Landmarks Asks for More Context for Brooklyn Heights Certificate of Appropriateness

Update Front Rendering of 27 Cranberry Street Image Credit: Landmarks

Formerly approved design seeks re-approval with modifications. On October 8, 2019, the Landmarks Preservation Commission heard an application for a Certificate of Appropriateness, to construct a new three-story, single-family residential building on a vacant lot located at 27 Cranberry Street in Brooklyn. The lot is located on the north side of Cranberry Street, on the middle of the block between Willow Street and Hicks Street. The block consists of primarily three and four-story rowhouses. Directly to the left of the site is a two-story, 200 year old, wooden home. To the right is another three-story rowhouse. The lot is located right in the middle of the Brooklyn Heights Historic District.

The Brooklyn Heights area is an elevated plateau, bounded on the west by the East River and the Fulton Street to the north. The area was originally a Native American settlement and was re-settled in the Dutch Colonial era. The district was historically residential and grew as ferry boats became steam-propelled in the early 19th century. The obvious attraction to Brooklyn Heights was the proximity to lower Manhattan, and with the steam ferries, the suburban commuter class was created. Additions of the Brooklyn Bridge and the Brooklyn-Queens Expressway brought even more commuters to the area. Since the 1950’s Brooklyn Heights has experienced a renaissance with new investment and young-couples moving into the area to restore houses. In the district’s Designation Report, a concern was raised about the district’s “steady deterioration of its historic character”. The concerns specifically included structures which do not conform to the height or quality of the surrounding architecture and defacement of houses through badly planned alterations. Alterations that are incompatible with surrounding architecture. The style of homes currently in the Brooklyn Heights Historic District include Greek Revival, Gothic Revival, Victorian Gothic, Renaissance Revival, Queen Anne, Colonial Revival and hybrids that have no official name. Building heights generally vary between two to five-stories.

This proposal was originally approved August 2, 2011. Modifications were later made to the rooftop penthouse on October 20, 2015 and that approval expired on August 2, 2017. See Cityland’s 2011 coverage here.

Brooklyn Community Board 2 recommended approval of the design but asked that the west façade windows be limited to what was approved in 2011.

The applicants purport that the current proposed design, is essentially the same design approved by the Commission in 2011. The cornice on the front façade which originally featured brackets and coffers now has a more square design that protrudes no further than the prior. The single mantle at the front façade was originally brownstone, but is now proposed as cast-stone to match the remainder of the façade. The new design includes additional windows and shifts the location of the existing lot line windows on the west façade. The window alterations are in response to interior changes. The rear façade was originally proposed as concrete, but is now proposed as brick to match the side façade. The applicant states to have made no changes to the rooftop penthouse, (October 2015 approved modification), other than adding a railing and ladder. The applicant also asks for approval for additional excavation, to add a window to the building’s sub-cellar level. All other excavation is complete.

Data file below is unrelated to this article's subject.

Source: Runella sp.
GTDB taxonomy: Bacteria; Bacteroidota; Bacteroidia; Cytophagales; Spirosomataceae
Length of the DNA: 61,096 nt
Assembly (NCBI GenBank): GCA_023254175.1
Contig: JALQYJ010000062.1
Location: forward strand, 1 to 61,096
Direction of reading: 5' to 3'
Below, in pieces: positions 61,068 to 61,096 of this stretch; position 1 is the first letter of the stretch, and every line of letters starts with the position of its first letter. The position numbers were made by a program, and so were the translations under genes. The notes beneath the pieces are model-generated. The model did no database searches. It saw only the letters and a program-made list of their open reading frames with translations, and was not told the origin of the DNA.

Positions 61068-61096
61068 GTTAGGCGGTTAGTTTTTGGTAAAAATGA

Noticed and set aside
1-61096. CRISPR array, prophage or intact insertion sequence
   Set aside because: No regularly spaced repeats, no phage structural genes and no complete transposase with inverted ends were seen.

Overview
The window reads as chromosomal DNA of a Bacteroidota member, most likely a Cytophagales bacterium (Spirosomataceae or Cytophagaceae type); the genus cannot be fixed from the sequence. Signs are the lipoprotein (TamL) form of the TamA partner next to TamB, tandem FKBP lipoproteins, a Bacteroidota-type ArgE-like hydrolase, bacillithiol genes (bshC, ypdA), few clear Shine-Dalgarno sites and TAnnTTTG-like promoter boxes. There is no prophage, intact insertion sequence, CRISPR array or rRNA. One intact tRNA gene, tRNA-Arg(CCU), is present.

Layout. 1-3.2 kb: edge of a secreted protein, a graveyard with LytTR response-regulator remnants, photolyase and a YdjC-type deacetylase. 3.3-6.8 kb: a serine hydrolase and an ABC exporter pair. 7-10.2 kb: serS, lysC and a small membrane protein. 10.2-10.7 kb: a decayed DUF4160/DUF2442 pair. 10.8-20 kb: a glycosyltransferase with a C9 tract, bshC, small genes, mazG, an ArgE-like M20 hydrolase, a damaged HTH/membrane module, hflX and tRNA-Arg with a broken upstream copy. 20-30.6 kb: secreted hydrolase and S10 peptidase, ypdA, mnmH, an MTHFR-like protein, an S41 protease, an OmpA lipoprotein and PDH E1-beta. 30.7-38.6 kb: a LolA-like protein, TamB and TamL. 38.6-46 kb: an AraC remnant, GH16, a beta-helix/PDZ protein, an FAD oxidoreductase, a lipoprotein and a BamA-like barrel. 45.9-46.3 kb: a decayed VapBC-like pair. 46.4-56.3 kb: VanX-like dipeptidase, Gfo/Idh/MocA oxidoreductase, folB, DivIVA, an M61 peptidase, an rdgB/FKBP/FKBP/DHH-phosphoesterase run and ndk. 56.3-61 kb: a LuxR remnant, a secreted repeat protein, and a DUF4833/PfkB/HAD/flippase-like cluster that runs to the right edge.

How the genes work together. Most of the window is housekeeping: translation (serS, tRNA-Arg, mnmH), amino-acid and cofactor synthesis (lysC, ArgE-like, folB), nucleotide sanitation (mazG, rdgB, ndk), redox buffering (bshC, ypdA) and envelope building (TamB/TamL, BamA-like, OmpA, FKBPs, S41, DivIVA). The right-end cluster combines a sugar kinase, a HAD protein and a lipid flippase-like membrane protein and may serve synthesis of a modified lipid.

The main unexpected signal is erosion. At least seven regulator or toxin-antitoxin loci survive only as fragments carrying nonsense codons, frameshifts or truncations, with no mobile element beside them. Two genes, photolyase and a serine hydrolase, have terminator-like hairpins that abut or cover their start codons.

Updated Rear Rendering of 27 Cranberry Street Image Credit: Landmarks

At the public hearing, members of the community voiced that the design presented was not the same as the formerly approved drawings. Neighbors raised objections that the design was too large and not in character with the neighborhood.

Judy Stanton from the Brooklyn Heights Association said “We have serious objections about this houses as it is presented today. The design overreaches in size and scale. It is out of context to the block…we think the best course of action for the commission to take today is to send the project back to the drawing board.”

Brittany Thomas from the Historic District’s Council stated “We would be more supportive of this proposal if not for the top floor, whose bulk and massing would appear to call attention to an otherwise subdued design.”

The commission was generally concerned with the context of the development. Commissioner John Gustafsson stated that the commission has an obligation to “start from square one, even if the application was approved by a previous commission.” In that context, he pointed out that the commission did not have all the materials they needed to have in order to determine if the height and bulk were appropriate. The rest of the Commission appeared to be in agreement.  Ultimately, the Commission ordered the applicants to come back with a presentation that allows for a broader understanding of the block, especially as it pertains comes to the rear portion of the design.

By: Jason Rogovich (Jason Rogovich is the CityLaw Fellow and New York Law School Graduate, Class of 2019)



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